I’m glad the messengers of this Good news did not give up in history, and even today a midst many challenges they persist.
“Neo and friends raise and ponder what may seem to you dangerous questions and dangerous answers in the pages that follow. Please do not assume that their answers are always mine, you may, however, safely assume that I think that all their questions and answers deserve consideration. If you are dissatisfied with some of the answers you find here (as I am), there’s a good chance you’re right. So I hope that you’ll use your dissatisfiction constructively and attempt to articulate better answers yourself. I’ll continue to try to do the same thing. Let’s be respectful colleagues, not critical adversaries.”, p. xiii
The last 7 years especially has been quite a ride in efforts to “use my dissatisfaction constructively and attempt to articulate better answers myself”. It takes one to a variety of routes which sometimes scares my wife as much as it scares myself. But thankfully, our lives are not confined merely to such endeavors … there;s also the daily grind of raising up kids, learning to live as husband and wife, figuring out what’s the best budget for the Chinese new year reunion dinner. And then there is the stuff we engage in whether or not we have everything sorted out theologically – corporate and personal worship, solutude, silence, fasting, encouragement, study, celebration, prayer, meditation, etc. Living the life through the peaks and the pits (someone told me they keep hearing armpits when I say that word *smile*) and the plain ordinary seconds and minutes … does not require having all the details neat and tidy … in the midst of our mess we still trip over meaning …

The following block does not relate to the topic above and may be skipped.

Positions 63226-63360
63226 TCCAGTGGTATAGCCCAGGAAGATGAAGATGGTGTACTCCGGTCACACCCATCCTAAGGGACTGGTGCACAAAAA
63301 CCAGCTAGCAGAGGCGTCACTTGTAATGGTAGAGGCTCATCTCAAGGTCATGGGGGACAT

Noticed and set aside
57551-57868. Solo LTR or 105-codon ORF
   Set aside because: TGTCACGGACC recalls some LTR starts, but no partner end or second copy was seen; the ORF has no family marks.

The joy is when there are friends who will hear us when we’re fumbling along the way (the bonus is to actually have mentors and even pastors who will do that too) … celebrate our discoveries, cautiously and respectfully correct us when we’re off track (or offer alternative views) and all in all … stick with us through thick and thin. I like the title of the book it’s not “the story I find myself in” it’s THE STORY WE FIND OURSELVES IN!